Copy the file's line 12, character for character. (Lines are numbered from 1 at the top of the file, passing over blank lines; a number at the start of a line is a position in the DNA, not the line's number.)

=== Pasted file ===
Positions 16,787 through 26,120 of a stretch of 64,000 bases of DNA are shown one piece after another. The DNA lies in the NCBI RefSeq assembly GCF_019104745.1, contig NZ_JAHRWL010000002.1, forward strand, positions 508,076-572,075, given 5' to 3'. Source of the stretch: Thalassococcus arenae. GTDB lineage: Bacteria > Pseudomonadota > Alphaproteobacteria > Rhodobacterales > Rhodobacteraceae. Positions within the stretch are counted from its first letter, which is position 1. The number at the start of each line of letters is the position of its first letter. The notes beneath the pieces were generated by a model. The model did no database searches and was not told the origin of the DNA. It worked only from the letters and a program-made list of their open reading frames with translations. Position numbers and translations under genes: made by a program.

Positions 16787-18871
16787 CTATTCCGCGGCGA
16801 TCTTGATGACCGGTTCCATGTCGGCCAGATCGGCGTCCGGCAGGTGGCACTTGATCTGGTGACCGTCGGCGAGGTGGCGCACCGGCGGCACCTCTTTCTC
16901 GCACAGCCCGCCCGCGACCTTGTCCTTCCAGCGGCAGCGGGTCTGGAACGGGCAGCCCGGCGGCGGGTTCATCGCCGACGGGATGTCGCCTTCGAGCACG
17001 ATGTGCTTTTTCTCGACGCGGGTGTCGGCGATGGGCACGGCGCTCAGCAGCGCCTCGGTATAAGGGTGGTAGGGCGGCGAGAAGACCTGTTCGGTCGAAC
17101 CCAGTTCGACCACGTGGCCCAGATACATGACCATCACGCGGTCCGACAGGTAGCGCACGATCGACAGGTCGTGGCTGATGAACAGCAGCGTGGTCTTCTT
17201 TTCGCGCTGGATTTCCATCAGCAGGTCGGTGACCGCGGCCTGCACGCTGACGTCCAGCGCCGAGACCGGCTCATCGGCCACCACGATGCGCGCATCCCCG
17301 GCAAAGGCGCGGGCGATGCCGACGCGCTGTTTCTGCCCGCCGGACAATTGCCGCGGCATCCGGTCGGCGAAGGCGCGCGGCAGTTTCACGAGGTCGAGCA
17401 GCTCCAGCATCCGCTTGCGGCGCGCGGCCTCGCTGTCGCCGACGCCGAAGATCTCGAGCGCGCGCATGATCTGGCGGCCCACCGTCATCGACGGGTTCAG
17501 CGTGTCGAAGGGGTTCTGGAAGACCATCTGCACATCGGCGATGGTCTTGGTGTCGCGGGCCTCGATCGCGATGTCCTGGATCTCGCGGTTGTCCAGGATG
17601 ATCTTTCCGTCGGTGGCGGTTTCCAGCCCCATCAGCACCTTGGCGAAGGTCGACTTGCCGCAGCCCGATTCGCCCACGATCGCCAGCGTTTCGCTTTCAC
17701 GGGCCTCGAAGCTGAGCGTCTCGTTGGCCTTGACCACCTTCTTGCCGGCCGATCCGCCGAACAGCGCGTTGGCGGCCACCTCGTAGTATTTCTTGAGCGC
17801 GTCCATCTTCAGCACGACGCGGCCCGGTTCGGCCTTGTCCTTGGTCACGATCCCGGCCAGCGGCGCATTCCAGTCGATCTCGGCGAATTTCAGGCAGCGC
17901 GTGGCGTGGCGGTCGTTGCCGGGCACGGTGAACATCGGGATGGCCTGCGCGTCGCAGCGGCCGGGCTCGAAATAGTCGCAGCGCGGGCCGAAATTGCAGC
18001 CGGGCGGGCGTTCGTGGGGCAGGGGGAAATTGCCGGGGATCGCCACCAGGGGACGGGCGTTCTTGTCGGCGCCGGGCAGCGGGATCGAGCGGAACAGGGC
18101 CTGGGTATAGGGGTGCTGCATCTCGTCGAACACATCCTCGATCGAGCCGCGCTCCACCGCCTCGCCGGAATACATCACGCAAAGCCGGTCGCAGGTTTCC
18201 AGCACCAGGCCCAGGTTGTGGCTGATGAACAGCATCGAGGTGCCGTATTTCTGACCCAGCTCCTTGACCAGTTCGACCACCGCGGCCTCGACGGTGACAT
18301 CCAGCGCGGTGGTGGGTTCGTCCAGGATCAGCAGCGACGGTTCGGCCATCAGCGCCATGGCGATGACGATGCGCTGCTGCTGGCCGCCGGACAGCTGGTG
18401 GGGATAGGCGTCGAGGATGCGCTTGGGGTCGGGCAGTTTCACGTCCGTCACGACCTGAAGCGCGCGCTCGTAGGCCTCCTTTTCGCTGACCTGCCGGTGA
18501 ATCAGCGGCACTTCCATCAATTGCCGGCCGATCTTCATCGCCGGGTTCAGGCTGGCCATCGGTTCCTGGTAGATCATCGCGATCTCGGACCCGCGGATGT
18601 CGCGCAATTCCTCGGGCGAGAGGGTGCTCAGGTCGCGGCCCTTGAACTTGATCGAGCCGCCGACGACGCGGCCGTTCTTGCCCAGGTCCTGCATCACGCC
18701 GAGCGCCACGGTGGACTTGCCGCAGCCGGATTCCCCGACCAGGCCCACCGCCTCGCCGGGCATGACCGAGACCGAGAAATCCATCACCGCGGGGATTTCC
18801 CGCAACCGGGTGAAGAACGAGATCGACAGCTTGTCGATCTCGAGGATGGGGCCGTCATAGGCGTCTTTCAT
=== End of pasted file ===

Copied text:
17601 ATCTTTCCGTCGGTGGCGGTTTCCAGCCCCATCAGCACCTTGGCGAAGGTCGACTTGCCGCAGCCCGATTCGCCCACGATCGCCAGCGTTTCGCTTTCAC